Picstage is an internet time capsule. Users can purchase squares on the grid to take part in this collective project.
Front End: Swift
Back End: Node.js
Host Server: AWS
“Picstage can be thought of as an internet time capsule, with contents curated by those of our generation. Participating is easy – download the app, find and tap on a blank square, upload an image, and confirm.”
Describing their concept to us, the company stated that they wanted to make the next “Million Dollar Homepage” in app form.
The original Million Dollar Homepage was a single-page website with 1 million pixels. Users could purchase a pixel for $1. Many companies purchased group of pixels so they could create a recognizable image for users to click.
Zrim wanted to sell space in Picstage to the company’s social media followers. These followers are not exactly corporations with budgets for lavish purchases. They’re young individuals, and the company expected that most users would purchase pixels to share pictures of themselves and their friends. The problem was, even a small 200 x 200 photo would cost $40,000 with the “Million Dollar App” model.
To address this challenge, Nexus recommended significantly increasing the size of the grid. Instead of a user buying a pixel for $1, we decided to allow users to buy 4,096 pixels for $1.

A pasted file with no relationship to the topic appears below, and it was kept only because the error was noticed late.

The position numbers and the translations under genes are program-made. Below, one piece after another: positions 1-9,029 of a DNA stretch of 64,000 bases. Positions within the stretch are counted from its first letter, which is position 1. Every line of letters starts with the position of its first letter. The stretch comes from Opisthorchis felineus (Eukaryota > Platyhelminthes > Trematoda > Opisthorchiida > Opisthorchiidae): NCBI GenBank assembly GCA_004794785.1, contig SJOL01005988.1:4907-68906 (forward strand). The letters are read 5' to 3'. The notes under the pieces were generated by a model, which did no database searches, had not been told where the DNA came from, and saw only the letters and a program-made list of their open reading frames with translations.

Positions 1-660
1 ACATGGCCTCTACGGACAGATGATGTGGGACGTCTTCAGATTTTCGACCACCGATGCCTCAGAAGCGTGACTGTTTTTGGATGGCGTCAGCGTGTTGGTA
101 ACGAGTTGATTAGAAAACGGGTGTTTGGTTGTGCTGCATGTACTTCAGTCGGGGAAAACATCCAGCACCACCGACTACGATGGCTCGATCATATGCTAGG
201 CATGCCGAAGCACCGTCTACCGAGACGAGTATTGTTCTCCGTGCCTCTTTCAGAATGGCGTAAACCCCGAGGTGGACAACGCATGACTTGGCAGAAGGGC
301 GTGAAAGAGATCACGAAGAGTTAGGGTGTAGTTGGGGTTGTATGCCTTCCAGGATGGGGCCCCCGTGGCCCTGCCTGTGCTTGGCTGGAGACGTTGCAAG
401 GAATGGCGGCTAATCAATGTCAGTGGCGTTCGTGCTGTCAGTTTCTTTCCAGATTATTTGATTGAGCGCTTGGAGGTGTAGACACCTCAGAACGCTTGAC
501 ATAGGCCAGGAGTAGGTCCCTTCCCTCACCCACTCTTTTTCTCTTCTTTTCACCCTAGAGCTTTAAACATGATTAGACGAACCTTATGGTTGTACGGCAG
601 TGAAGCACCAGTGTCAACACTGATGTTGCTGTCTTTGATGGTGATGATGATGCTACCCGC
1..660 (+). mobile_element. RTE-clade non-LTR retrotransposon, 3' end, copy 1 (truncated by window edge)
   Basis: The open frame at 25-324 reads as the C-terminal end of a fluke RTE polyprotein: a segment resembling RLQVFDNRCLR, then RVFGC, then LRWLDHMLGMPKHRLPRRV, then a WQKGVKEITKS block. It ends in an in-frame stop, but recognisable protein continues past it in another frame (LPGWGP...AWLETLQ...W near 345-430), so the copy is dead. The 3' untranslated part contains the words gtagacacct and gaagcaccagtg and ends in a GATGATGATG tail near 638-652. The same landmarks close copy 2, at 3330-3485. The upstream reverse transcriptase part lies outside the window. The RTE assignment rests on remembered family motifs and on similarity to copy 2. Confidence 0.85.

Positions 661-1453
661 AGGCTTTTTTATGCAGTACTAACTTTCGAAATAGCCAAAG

4,096 pixels may sound like a lot, but it actually allows the user to upload a tiny photo – just 64 x 64. We decided on this increment since it was just enough for people to see the subject of each photo.
To boost revenue, and to allow users to buy bigger spaces on the grid, we also decided to sell:
- 4 squares (128 x 128) for $3.99 (16,384 pixels)
- 9 squares (192 x 192) for $8.99 (36,864 pixels)
Dramatically expanding the number of pixels in each image presented a development challenge: How could we load a grid that shows hundreds of thousands of images at once without crashing a phone?
We decided to combine all uploaded images into one image, and program a system that would manually update and stitch together this image on a recurring basis.
To do this, we needed to correctly place users’ images in the correct square that each user purchased. To solve this, we used a Python package called Pillow that was compatible with our Django back end.
Zrim wanted to focus on the iOS market, so we built the app in Swift for optimal performance on iPhones and iPads.
Additionally, Zrim needed a system that would allow a virtual assistant to quickly review and approve user submissions. For this, we created a custom admin panel with a Tinder-like UI. In our panel, the admin can simply swipe left on a photo they don’t approve and swipe right on every photo they approve.
Zrim hoped to offer users a special, public space where they could commemorate and memorialize special events. We’re proud to have brought this vision to life.